The wind was predicted to blow in the mid to high teens from the south so we expected to have a fairly deep downwind sail until clearing the eastern headlands of Tinsmith Island so we raised the full main, poled out the genoa and away we went. By the time we rounded the island and came to port, which should have provided a better wind angle for the run to Thomas Island, the wind had swung to the south east so the status quo was maintained. Once again a fair sized following swell was running and, with the wind strengthening a little further, we were a little over powered with the full mainsail up. We would have benefited by furling in to first reef but with such a short way to go we put up with the ride.

The Smiths lay between us and Thomas Island

Rocky islets like this one are common in the area.
Approaching Thomas Island sailing deep downwind with the headsail poled.
Brampton Island to Thomas Island – 20.2 Nautical Miles – 3 Hours 56 Minutes
Average Speed 5.1 Knots Max Speed 7.9 Knots
 You can see full detail of our track here NAVIONICS Brampton Island to Thomas Island

Thomas Island is part of the Lindeman Group, the southern edges of the Whitsunday Islands.

The anchorage was beautiful and provided good protection from the south east winds.
Considering the established SE swell running, the anchorage at Thomas Island proved far more protected than we had expected from reading the write up in Alan Lucas’s pilot guide. We were very happy with how little of the swell was making it into the bay when we anchored up in just under seven metres of water which would put us in four and a half at the low that night. We were now officially in the Whitsunday Islands. Fortunately for us though, Thomas Island is outside the area that charter boats are permitted to go and there were only three other boats in the anchorage with us. It was school holiday time and, judging by the charter companies radio scheds we heard, the more northern anchorages would have been very, very busy.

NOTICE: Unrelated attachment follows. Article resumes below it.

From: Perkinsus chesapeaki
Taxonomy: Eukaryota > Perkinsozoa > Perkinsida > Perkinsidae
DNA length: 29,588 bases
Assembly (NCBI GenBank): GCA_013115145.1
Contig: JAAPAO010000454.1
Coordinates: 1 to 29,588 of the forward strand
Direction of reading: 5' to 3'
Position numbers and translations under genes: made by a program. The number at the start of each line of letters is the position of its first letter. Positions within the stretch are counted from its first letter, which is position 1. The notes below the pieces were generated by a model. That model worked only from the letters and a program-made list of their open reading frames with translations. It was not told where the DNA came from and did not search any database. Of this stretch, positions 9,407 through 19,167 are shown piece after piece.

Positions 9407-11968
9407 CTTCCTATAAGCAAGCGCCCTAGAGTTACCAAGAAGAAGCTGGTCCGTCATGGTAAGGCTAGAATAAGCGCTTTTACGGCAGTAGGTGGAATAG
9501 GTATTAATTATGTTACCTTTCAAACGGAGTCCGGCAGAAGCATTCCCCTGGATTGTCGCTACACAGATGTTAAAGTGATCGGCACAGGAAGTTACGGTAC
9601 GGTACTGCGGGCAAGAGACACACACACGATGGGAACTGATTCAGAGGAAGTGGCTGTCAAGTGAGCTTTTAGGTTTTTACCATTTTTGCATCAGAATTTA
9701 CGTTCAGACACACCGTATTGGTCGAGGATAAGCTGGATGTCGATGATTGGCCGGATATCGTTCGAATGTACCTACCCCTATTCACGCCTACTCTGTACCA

Our Dreamtime at Thomas Island photographed from the bow of Wai Whare

Another pleasant surprise for us was finding our friends Geoff and Daphne on the ketch Wai Whare in the bay. They had been great neighbours in Port of Bundaberg Marina last year when we were stuck there for a month getting our transmission rebuilt. We had a relaxing afternoon on board their boat catching up on what we each had been up to in the intervening period.  Later we enjoyed a typically magnificent Whitsundays sunset.

Stunning Thomas Island sunset

We had no mobile  phone reception in the anchorage but were again able to get internet by putting our Wifi dongle in a water proof phone case and hoist it up the mast. See our blog about this trick at A simple way to extend your Wifi range afloat. We were also able to get TV reception so Karen was once again glued in front of the screen picking up cooking tips watching Master Chef.
Wai Whare about to weigh anchor
Heading ashore

The following morning we waved good bye to Wai Whare as they were moving on to CID Harbour while we were spending the day enjoying more of Thomas Island. We went ashore on the well named Naked Lady Beach and had a wander in the sunshine.

We always try to obey any National Parks signs on the islands
We are also strong believers in equal rights.